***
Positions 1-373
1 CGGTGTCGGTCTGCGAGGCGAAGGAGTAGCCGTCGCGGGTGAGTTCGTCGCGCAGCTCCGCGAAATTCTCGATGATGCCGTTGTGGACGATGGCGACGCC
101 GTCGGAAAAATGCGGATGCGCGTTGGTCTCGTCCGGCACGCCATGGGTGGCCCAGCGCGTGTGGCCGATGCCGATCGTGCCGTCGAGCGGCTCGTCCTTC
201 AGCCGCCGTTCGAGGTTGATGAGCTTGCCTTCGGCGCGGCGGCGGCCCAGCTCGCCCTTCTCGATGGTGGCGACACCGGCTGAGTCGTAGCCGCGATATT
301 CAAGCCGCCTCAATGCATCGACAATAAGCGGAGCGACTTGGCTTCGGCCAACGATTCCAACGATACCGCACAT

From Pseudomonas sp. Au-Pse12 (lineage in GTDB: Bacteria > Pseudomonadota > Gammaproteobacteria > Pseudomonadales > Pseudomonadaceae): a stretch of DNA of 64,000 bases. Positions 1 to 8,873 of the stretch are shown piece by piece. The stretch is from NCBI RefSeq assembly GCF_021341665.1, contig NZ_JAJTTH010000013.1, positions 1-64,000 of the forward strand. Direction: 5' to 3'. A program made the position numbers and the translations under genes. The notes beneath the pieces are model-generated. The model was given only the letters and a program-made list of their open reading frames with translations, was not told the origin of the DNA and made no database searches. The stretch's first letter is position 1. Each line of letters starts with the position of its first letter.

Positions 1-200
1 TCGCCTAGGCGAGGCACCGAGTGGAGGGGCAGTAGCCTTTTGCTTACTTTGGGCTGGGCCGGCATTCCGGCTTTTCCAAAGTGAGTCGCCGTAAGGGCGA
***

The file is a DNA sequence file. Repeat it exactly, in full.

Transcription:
Positions 1-373
1 CGGTGTCGGTCTGCGAGGCGAAGGAGTAGCCGTCGCGGGTGAGTTCGTCGCGCAGCTCCGCGAAATTCTCGATGATGCCGTTGTGGACGATGGCGACGCC
101 GTCGGAAAAATGCGGATGCGCGTTGGTCTCGTCCGGCACGCCATGGGTGGCCCAGCGCGTGTGGCCGATGCCGATCGTGCCGTCGAGCGGCTCGTCCTTC
201 AGCCGCCGTTCGAGGTTGATGAGCTTGCCTTCGGCGCGGCGGCGGCCCAGCTCGCCCTTCTCGATGGTGGCGACACCGGCTGAGTCGTAGCCGCGATATT
301 CAAGCCGCCTCAATGCATCGACAATAAGCGGAGCGACTTGGCTTCGGCCAACGATTCCAACGATACCGCACAT

From Pseudomonas sp. Au-Pse12 (lineage in GTDB: Bacteria > Pseudomonadota > Gammaproteobacteria > Pseudomonadales > Pseudomonadaceae): a stretch of DNA of 64,000 bases. Positions 1 to 8,873 of the stretch are shown piece by piece. The stretch is from NCBI RefSeq assembly GCF_021341665.1, contig NZ_JAJTTH010000013.1, positions 1-64,000 of the forward strand. Direction: 5' to 3'. A program made the position numbers and the translations under genes. The notes beneath the pieces are model-generated. The model was given only the letters and a program-made list of their open reading frames with translations, was not told the origin of the DNA and made no database searches. The stretch's first letter is position 1. Each line of letters starts with the position of its first letter.

Positions 1-200
1 TCGCCTAGGCGAGGCACCGAGTGGAGGGGCAGTAGCCTTTTGCTTACTTTGGGCTGGGCCGGCATTCCGGCTTTTCCAAAGTGAGTCGCCGTAAGGGCGA